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QUESTION: Is eye movement desensitisation and reprocessing (EMDR) effective for trauma or anxiety? Do the presence of eye movements, therapist training, or disorder influence effectiveness?
Studies were identified by searching PsycINFO and Medline (1988 to April 2000) and Current Contents (1997 to March 2000) and by scanning reference lists.
Published studies were selected if they reported a clear unconfounded examination of the effect of EMDR in treatment experiments. Articles given only at conferences were excluded.
Data were extracted on the intervention, type of control, type of population, type of measure, and outcomes. Median effect sizes were calculated; only data collected immediately after treatment were used.
34 studies were included (33 randomised controlled trials). Studies were categorised according to type of outcome measure or comparison. Outcome categories were psychometric measures of post-traumatic stress disorder (PTSD), other psychometric measures, physiological measures, behavioural measures (including behavioural avoidance), and other measures. Comparison categories were no treatment, in vivo exposure or cognitive behavioural therapy (CBT), exposure—not in vivo, eyes fixed desensitisation reprocessing movements, other dismantling designs (EMDR procedures were used except that 1 aspect [not eye movements] was changed), and non-specific treatments. An effect existed for comparison type (p<0.01) but not for outcome measure; the outcome measures were collapsed by taking the median effect size for each study. EMDR was more effective than no treatment (13 studies) and non-specific treatment (5 studies) (table⇓). EMDR was not more effective than exposure (not in vivo) (3 studies), in vivo exposure or CBT (3 studies), EMDR without eye movements (9 studies), or other dismantling designs (4 studies) (table). Results were similar when studies using therapists not trained by the EMDR Institute were excluded or when studies were grouped by treatment population (PTSD, traumatic memories, other anxiety disorders, or normal).
Eye movement desensitisation and reprocessing is more effective for anxiety or trauma than no treatment or therapies that do not use exposure to anxiety provoking stimuli. Eye movements are not necessary for the treatment effect, and therapist training or populations examined do not influence outcome.
EMDR had controversial origins as eye movement desensitisation (EMD). Early reports on EMD suggested that 1 session of treatment produced complete remission in PTSD. The treatment was trademarked. “Approved” training required participants to sign an undertaking that they would not train others. The treatment was elaborated to include 8 elements (mostly recognisable from CBT) and rebranded as EMDR. Longer treatments were advocated (a reversal of the trend in CBT). Unusual marketing strategies merged with apparently irregular scientific practices.1 Notably, EMDR has no coherent theoretical basis.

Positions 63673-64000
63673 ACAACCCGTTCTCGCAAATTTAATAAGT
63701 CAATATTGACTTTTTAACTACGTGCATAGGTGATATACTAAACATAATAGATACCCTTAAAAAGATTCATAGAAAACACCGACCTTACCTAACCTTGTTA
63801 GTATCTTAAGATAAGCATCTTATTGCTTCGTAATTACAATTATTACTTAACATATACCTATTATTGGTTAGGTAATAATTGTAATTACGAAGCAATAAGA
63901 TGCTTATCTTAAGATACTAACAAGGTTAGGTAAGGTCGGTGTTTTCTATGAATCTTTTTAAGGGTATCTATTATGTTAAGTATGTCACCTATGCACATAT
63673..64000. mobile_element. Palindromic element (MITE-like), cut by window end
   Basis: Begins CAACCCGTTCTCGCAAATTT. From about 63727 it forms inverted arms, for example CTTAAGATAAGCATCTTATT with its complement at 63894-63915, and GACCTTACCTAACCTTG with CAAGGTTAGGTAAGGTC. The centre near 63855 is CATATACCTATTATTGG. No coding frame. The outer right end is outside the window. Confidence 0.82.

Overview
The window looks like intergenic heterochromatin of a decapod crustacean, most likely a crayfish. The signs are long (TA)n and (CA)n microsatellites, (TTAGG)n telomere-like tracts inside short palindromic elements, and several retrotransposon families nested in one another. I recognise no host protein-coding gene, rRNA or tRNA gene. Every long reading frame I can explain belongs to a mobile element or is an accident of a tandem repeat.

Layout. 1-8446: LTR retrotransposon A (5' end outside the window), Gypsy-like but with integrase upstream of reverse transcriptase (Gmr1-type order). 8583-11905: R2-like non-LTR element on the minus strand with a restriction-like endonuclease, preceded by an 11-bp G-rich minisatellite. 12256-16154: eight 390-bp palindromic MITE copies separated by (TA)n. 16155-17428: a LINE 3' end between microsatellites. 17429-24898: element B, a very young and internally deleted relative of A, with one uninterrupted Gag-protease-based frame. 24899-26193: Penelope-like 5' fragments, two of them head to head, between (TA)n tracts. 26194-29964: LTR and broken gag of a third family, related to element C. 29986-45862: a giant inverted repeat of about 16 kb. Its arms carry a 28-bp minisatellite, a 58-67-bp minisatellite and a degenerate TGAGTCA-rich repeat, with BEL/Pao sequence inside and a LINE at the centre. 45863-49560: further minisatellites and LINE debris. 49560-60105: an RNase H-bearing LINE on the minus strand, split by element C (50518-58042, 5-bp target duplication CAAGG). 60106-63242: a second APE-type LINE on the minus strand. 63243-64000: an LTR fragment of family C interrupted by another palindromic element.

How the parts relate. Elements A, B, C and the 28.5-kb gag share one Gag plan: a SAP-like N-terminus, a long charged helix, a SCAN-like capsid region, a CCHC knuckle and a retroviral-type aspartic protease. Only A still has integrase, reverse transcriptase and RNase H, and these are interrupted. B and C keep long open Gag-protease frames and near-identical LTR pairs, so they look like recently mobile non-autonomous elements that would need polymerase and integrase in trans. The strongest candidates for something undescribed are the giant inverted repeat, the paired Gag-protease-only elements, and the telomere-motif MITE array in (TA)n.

Controversy has continued with apparently conflicting meta-analyses and commentary.2 Davidson and Parker's well done meta-analysis manages convincingly to address 3 of the 4 key issues relevant to clinical science. (1) EMDR is found to be better than no treatment or placebo but no different than exposure. As a bonus, they found that the early reports of large effect sizes probably resulted from the use of process variables targeted directly in treatment sessions being used as primary outcome variables. (2) The training of therapists (whether or not it is approved by the EMDR franchising organisation) had no effect. It had previously been asserted that “treatment fidelity” was compromised in those studies that did not find positive results for EMDR. (3) The all important element of eye movements was found to be completely unimportant. The fourth question (whether evidence exists of specificity of treatment effects to disorders) was addressed, but unconvincingly given the number of studies and the way in which the analysis is conducted (in 4 categories rather than by specific disorder). If eye movements are not relevant to EMDR, then what remains is desensitisation and reprocessing—that is, CBT. EMDR has been assiduously marketed as a novel and effective treatment.
This meta-analysis, which is notable for the care with which it seeks to address the likely critique of those who advocate EMDR, firmly establishes that what is novel is not effective, and what is effective is not novel. Clinicians may wish to consider that the impressive paraphernalia of treatments such as EMDR is not, in the long run, a substitute for rapidly developing empirically grounded clinical interventions.3
Source of funding: Hotel Dieu Hospital, Kingston, Ontario, Canada.
For correspondence: Dr P R Davidson, Department of Psychiatry, Queen's University, 72 Barrie Street, Kingston, Ontario K7L 3J7, Canada. Fax +1 613 548 6095.
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